When do we ask for security?
If the building entity experiences financial weaknesses and issues identified through the Eligibility assessment process, we prefer to ask for security from the indemnifying parties.
This in turn protects HBCF and exposes assets outside of a building company and meets the minimum Assessed Net Tangible Asset (ANTA) thresholds for eligibility.
Eligibility Deeds of Indemnity, Project Specific Deeds of Indemnity and Deeds in Respect of a Former Business
When HBCF requests a deed of indemnity from an applicable party, the amount sought is defined by HBCF’s minimum equity requirements.
Directors’ personal assets can be accepted as equity in place of an Eligibility Deed of Indemnity if a builder has a three years clean trading history together with a total business turnover of up to $3 million.
HBCF will not accept Deeds from persons outside the building entity (ie. spouses or unrelated party).
The minimum amount sought for an Eligibility Deed is $50,000 and for a project specific Deed, 10 per cent of the contract price or 50 per cent of the maximum loss (future claim) is available under the HBCF policy for the project (whichever is the lesser).
Eligibility Deeds of Indemnity expire 36 months after the completion date of the last building project, and a claim or loss notification is not received.
Project Specific Deeds expire 78 months after the completion date of the building project, and a claim or loss notification is not received.
Eligibility Deeds, should not be used to remedy:
- non-financial deficiencies
- deficiencies in working capital, gross margin or profitability
- perceived lack of funding capacity to support growth
Where a new Eligibility is sought for a builder who was formerly a principal or shareholder of another licensed building company and where the HBCF has issued Certificates of Insurance, a Deed in Respect of a Former Business should be sought.
Group Trading Agreements (GTA)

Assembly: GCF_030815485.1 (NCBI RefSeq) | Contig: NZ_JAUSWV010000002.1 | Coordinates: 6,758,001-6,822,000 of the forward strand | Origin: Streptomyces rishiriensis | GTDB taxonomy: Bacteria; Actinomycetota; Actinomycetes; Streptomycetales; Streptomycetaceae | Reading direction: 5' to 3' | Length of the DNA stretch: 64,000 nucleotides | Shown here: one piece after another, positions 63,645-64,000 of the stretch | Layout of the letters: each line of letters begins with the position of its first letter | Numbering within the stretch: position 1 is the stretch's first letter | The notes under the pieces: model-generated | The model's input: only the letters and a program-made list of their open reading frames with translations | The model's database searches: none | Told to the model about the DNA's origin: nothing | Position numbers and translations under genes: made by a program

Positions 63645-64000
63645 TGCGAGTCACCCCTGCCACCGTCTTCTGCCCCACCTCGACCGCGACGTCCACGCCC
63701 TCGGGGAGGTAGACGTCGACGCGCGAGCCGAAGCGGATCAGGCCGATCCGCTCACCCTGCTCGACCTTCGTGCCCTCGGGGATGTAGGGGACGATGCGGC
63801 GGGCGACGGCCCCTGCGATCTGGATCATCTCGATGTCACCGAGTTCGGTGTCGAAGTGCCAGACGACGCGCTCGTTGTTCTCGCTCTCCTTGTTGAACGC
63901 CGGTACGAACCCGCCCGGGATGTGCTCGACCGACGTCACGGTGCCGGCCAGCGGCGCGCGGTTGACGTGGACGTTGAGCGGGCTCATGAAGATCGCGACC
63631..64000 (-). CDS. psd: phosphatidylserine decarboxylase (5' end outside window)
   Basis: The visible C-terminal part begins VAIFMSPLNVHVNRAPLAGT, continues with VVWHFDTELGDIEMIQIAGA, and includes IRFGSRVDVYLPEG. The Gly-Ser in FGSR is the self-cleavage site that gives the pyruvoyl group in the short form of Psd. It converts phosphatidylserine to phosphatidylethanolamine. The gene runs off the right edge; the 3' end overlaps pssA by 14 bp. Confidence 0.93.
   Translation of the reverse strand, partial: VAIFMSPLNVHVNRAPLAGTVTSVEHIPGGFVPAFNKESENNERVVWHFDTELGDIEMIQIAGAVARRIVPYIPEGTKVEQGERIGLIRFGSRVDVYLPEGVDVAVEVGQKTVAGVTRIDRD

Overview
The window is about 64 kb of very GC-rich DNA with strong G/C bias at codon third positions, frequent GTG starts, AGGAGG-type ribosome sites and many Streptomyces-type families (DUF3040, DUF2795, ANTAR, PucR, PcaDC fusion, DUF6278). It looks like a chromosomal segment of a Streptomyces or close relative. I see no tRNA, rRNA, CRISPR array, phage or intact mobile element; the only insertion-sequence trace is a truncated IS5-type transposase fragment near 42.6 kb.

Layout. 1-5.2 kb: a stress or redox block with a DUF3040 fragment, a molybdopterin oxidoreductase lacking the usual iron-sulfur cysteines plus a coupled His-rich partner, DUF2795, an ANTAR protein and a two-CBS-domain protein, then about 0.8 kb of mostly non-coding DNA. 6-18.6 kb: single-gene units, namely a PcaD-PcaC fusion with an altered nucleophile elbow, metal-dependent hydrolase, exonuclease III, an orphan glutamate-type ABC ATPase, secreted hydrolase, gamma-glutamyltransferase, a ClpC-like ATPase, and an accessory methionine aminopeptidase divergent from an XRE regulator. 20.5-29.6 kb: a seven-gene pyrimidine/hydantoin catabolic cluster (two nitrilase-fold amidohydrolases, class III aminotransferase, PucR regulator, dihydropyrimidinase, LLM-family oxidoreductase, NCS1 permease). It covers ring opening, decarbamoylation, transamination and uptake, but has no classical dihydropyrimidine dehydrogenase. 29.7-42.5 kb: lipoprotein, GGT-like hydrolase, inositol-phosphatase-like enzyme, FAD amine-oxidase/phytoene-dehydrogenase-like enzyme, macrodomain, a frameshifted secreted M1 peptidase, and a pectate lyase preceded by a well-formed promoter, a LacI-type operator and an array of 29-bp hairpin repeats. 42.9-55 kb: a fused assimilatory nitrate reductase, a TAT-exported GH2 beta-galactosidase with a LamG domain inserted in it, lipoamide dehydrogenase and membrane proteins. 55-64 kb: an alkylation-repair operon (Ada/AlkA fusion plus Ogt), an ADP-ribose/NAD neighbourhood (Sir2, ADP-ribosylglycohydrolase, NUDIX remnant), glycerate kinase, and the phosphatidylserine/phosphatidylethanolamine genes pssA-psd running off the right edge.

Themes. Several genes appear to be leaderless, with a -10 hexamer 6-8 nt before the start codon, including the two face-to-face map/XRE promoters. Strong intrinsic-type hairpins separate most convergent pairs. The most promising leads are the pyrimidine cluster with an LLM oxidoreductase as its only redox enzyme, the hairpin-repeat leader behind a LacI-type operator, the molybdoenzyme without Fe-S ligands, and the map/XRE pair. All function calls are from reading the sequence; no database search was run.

Where there is evidence of related loans or other financial dependence providing working capital and equity (Group Treasury Arrangements) within entities which are controlled by common interests in a building group, a GTA will be required.
Entering a GTA with suitable entities within a Group allows HBCF to conduct a Group assessment; in turn potentially leading to maximisation of a building Group’s working capital and borrowing capacity being assessed.
A GTA ensures that corporate groups can meet the ongoing statutory warranty obligations of the building entity if it is wound up or sold. It also provides for group positioning of capital for maximum returns and capacity for a group treasury arrangement to exist for working capital and borrowing support.
The below circumstances require a consolidated group assessment and a GTA:
- Related loans activity (a group treasury function) which moves funds between group members and there are fluctuations in current or non-current related loan balances from year to year;
- The building entity’s exchange management or licensing fees with other related entities at non-commercial rates;
- There is evidence of internal cost recovery between related entities;
- The assets in a non-building related entity provide security for an external loan facility in the building entity which would have a material impact on its borrowing capacity;
- There are collateral liabilities (third party borrowings in a related entity or a cross guarantee) on the building entity.
The outcome of a consolidated group assessment creates an aggregate open job limit for all builders in the group. The GTA also allows the sharing of eligibility limits without further financial assessment. If there are more than one related entities that are licensed in NSW and hold Eligibility, a group assessment must be conducted.
A GTA should be waived where ANTA and other requirements can be satisfied by an eligibility Deed or capital injection. In this instance, the wider current and non current liabilities and external guarantees of the indemnifying party are to be tested.
Persons intending to provide security for a builder should undertake an examination of a builder’s financial affairs and obtain appropriate legal and financial advice.